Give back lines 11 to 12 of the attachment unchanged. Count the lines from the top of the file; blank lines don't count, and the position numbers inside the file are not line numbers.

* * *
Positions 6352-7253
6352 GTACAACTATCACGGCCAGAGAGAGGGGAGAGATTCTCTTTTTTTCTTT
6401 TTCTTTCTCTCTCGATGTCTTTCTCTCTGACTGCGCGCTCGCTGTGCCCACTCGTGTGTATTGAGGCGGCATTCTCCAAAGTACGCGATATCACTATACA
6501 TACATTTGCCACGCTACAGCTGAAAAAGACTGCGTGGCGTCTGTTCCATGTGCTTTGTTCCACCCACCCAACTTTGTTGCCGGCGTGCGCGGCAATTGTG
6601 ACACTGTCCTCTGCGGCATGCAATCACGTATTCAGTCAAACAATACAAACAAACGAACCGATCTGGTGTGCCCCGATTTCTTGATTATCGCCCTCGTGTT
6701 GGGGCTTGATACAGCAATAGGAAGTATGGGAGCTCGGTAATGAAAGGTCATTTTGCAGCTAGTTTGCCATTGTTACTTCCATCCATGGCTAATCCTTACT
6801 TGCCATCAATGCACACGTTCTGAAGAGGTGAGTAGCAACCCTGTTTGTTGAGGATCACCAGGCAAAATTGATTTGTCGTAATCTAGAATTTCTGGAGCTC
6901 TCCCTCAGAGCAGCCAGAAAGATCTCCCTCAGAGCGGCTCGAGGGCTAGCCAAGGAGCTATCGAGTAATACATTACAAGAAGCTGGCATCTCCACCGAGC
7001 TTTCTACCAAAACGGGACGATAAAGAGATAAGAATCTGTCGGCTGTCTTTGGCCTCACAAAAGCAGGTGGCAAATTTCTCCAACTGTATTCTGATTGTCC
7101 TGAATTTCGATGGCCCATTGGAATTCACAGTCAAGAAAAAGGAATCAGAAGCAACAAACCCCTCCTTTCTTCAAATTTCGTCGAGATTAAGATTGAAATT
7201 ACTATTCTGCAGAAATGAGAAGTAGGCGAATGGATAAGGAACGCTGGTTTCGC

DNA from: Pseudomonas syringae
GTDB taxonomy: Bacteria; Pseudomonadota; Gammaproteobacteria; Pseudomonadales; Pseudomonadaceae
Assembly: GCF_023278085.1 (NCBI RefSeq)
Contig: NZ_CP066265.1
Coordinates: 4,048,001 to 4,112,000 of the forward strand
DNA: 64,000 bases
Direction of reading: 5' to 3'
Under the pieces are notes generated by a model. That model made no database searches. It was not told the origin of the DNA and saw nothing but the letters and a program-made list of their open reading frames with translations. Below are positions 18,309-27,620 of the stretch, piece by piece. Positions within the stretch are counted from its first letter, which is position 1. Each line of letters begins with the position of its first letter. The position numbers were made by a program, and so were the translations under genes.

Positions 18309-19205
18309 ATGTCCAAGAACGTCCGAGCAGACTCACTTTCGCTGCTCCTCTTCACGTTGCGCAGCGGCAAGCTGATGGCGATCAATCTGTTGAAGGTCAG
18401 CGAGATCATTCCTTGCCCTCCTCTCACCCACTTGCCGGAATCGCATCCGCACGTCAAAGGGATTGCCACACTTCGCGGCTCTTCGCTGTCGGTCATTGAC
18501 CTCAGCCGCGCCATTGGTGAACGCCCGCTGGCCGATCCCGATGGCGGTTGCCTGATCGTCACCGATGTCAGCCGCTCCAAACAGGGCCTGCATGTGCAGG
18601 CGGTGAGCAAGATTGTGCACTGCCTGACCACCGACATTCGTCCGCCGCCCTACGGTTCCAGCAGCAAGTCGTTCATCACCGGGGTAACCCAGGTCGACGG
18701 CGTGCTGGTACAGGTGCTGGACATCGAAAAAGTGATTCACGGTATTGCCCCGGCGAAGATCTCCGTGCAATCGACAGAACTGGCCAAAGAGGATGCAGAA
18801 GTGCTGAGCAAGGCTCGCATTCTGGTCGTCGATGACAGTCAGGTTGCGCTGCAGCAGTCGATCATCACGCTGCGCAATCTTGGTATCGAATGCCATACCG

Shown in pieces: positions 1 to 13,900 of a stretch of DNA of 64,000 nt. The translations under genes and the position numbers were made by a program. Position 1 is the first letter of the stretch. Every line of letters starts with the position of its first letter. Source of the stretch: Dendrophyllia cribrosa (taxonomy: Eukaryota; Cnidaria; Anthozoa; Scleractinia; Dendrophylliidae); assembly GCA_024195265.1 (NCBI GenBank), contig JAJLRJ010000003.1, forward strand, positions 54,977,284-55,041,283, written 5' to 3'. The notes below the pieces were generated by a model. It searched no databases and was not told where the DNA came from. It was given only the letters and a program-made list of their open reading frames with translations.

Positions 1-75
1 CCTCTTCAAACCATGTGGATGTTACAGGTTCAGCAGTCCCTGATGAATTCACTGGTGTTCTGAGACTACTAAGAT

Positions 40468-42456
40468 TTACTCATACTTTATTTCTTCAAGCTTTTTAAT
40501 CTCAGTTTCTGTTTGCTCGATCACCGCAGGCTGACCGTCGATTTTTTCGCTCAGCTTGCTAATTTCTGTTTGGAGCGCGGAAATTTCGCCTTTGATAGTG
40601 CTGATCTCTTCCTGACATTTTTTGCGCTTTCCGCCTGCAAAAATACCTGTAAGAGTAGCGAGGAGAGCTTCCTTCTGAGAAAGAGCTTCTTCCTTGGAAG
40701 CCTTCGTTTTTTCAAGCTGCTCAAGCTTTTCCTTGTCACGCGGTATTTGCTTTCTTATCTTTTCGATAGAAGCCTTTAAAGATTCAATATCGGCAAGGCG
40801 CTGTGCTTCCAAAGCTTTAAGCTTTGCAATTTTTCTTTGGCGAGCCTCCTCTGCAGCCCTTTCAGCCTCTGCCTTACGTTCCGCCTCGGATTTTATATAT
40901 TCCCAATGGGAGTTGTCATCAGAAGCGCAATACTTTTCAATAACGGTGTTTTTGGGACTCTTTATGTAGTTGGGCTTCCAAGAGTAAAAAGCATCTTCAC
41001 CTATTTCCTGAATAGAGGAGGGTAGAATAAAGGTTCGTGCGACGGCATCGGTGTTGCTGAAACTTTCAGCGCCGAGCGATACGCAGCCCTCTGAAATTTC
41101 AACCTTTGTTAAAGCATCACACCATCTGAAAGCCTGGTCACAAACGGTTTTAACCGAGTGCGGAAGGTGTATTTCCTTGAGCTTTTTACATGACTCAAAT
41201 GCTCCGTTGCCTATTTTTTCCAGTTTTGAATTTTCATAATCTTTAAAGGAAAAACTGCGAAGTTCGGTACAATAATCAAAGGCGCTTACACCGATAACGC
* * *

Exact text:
7201 ACTATTCTGCAGAAATGAGAAGTAGGCGAATGGATAAGGAACGCTGGTTTCGC

DNA from: Pseudomonas syringae